We lived on my grandparent’s farm so I grew up and watched my grandmother, my aunts and my mom freeze, can and preserve food. I remember sitting on our back porch shelling peas and lima beans and shucking corn for freezing. I also helped peel peaches for canning. In addition, my mom and aunts used to make jelly, ketchup, can pears, tomatoes, and so many other things. They entered their products at the state and county fairs and have tons of ribbons.
When I got my own home, I also started a garden and would freeze things after I got a freestanding freezer, and can tomatoes and tomato sauce. Passing the tradition on one year, I helped my sister-in-law can peaches and later when my nieces visited that summer, we canned dill pickles. I had such a small kitchen the smell became too much for them and we still laugh about it.
I have been impressed with the Atlantic Publishing Group’s Back to Basics series and looked forward to reading The Complete Guide to Food Preservation: Step-by-Step Instructions on How to Freeze, Dry, Can and Preserve Food by Angela Williams Duea. She wrote a user-friendly book up that takes you through the steps of canning very clearly so if you are new to food preservation this is the perfect guide. She also gives information on troubleshooting canning problems. Chapters on freezing food, smoking and preserving meat, juicing and other preservation methods are included. The Appendix has recipes for each category, such as fruit, tomatoes, vegetables, meats, seafood and a section on recipes for dried food.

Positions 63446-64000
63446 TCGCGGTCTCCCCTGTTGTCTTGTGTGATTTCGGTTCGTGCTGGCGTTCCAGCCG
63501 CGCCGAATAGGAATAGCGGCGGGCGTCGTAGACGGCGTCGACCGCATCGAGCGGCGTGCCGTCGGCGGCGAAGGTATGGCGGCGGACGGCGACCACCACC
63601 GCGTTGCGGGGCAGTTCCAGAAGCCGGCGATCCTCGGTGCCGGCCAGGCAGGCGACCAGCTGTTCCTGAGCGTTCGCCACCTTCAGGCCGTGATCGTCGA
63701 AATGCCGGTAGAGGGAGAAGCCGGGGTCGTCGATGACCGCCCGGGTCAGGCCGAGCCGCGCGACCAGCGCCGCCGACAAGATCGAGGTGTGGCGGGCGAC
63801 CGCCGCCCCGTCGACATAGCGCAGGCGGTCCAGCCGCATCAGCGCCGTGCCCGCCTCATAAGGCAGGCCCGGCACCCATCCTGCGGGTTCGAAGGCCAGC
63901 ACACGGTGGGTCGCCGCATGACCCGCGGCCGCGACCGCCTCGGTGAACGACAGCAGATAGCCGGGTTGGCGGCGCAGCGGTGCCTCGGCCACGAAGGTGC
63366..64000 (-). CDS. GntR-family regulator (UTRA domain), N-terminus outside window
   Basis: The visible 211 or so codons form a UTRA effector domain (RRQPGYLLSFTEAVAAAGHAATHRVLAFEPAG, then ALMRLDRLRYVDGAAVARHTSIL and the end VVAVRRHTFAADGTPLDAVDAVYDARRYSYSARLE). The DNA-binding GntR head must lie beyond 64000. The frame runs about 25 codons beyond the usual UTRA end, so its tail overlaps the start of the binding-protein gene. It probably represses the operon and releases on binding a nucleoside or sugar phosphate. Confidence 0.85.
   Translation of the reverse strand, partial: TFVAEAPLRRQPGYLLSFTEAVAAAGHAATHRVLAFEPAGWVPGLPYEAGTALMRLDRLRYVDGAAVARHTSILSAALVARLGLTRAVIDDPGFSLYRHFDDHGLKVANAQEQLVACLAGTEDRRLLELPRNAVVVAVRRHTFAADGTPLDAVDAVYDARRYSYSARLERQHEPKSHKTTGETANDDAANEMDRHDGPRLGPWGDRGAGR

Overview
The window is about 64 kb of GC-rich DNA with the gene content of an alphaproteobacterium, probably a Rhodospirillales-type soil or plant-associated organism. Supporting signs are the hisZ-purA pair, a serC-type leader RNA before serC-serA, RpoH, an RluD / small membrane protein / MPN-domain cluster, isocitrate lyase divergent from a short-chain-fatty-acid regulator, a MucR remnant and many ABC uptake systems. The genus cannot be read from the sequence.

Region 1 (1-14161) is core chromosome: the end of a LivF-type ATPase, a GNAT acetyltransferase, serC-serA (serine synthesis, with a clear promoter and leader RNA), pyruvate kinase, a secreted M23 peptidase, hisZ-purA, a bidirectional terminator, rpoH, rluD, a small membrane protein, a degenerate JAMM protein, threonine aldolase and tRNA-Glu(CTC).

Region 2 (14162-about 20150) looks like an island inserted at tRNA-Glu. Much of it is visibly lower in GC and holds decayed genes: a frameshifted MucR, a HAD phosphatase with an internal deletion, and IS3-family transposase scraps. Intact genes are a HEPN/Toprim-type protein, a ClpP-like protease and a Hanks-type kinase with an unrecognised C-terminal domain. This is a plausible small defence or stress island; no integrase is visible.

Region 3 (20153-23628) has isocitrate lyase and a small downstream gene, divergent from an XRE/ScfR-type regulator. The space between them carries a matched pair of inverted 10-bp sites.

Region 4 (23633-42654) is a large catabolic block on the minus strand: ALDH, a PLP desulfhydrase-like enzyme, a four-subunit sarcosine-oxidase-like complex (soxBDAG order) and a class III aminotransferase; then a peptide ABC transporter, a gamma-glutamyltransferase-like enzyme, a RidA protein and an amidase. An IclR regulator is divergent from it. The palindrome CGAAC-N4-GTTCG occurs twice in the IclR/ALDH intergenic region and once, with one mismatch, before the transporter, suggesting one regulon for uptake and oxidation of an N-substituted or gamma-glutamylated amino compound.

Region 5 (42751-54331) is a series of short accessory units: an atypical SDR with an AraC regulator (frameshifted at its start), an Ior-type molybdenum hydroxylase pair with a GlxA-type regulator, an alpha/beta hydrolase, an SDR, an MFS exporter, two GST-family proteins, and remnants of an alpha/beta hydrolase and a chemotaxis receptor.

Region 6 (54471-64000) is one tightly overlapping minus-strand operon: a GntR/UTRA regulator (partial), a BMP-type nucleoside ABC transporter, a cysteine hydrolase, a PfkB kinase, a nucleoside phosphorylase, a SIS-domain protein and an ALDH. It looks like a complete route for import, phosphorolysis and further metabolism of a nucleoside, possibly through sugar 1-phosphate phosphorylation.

Throughout the book charts, diagrams, and some black and white photographs are included that help explain the procedures. This book is readable and the newbie to food preservation will find a very helpful guide but the more seasoned cook will also find helpful hints and wonderful recipes.
In this economy and with people wanting organic fruits and vegetables more families are gardening today. This book would be a helpful reference to food presentation when you end up with an overabundance of tomatoes, or your local farmer has a surplus and you want to save some money. I highly recommend it.